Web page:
First Christopher Nolan and now Steven Spielberg; it looks like Netflix can’t catch a break from Hollywood’s top filmmakers. The “old guard” is dead set on opposing new age movie-viewing, and while the theater experience is still our preferred method of delivery, you could make the case that these living legends are being a tad too archaic in their evaluations of the streaming service.
In a recent interview with ITV News, Spielberg accused Netflix of representing a “clear and present danger to filmgoers” and argued that the company’s movies should not be permitted for consideration at the Academy Awards.
Who hurt you, Steven?
“Once you commit to a television format, you’re a TV movie,” he said. In his mind, high-quality projects may “deserve an Emmy, but not an Oscar.”
Spielberg also had a bone to pick with Netflix’s Oscars strategy.
Admittedly, his argument held more weight here, where the streamer gives a prestige film an extremely limited theatrical release in order to qualify it for the Academy Awards. Dee Rees’ Mudbound could be found in select theaters for just a couple of weeks before it debuted on the streamer, and Spielberg, who has three Oscars to his name and has been on the Academy’s board of governors since 2016, isn’t a fan of that trickery.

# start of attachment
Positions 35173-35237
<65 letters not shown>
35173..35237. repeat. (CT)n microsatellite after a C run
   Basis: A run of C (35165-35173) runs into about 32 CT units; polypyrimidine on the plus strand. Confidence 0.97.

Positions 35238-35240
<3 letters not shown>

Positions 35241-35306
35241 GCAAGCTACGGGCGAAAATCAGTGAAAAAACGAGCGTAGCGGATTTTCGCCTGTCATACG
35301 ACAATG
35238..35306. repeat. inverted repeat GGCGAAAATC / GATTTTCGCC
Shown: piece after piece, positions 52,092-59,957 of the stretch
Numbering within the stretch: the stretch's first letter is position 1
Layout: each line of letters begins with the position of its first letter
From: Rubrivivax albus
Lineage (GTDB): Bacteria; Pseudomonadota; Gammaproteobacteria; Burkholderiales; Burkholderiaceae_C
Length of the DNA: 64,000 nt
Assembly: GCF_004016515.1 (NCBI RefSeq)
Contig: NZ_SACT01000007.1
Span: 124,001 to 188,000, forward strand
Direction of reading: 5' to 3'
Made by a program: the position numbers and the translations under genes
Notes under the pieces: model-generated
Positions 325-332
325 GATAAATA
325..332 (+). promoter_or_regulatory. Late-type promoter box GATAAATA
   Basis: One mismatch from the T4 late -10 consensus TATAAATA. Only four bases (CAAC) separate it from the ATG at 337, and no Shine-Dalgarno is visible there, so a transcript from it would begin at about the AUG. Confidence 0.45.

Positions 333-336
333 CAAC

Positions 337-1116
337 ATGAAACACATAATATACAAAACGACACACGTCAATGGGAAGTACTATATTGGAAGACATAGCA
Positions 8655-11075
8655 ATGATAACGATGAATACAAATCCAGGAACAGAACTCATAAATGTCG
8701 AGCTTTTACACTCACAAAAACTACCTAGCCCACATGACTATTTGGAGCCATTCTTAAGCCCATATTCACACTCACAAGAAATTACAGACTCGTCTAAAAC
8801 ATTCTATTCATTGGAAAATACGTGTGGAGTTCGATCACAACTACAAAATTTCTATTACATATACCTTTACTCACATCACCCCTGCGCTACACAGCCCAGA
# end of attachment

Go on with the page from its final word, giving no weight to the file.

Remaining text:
“I don’t believe films that are just given token qualifications in a couple of theaters for less than a week should qualify for the Academy Award nomination,” he declared.
Netflix scored an Oscar win for its Russian doping documentary Icarus and four nominations for Mudbound, but has yet to pick up a Best Picture nomination. Amazon’s Manchester by the Sea was the first streaming film to be honored with that nod, but the film also received an extended theatrical release.
While we greatly admire filmmakers like Nolan and Spielberg, the changing entertainment landscape can’t be ignored just because it doesn’t fit with previously established norms. Viewing habits are shifting rapidly, and theater ticket sales have been on a steady decline since 2002. The Academy can and should adjust accordingly to this new cinematic reality.
As long as a movie is good, like Netflix’s Mudbound and Okja, we don’t care where it comes from.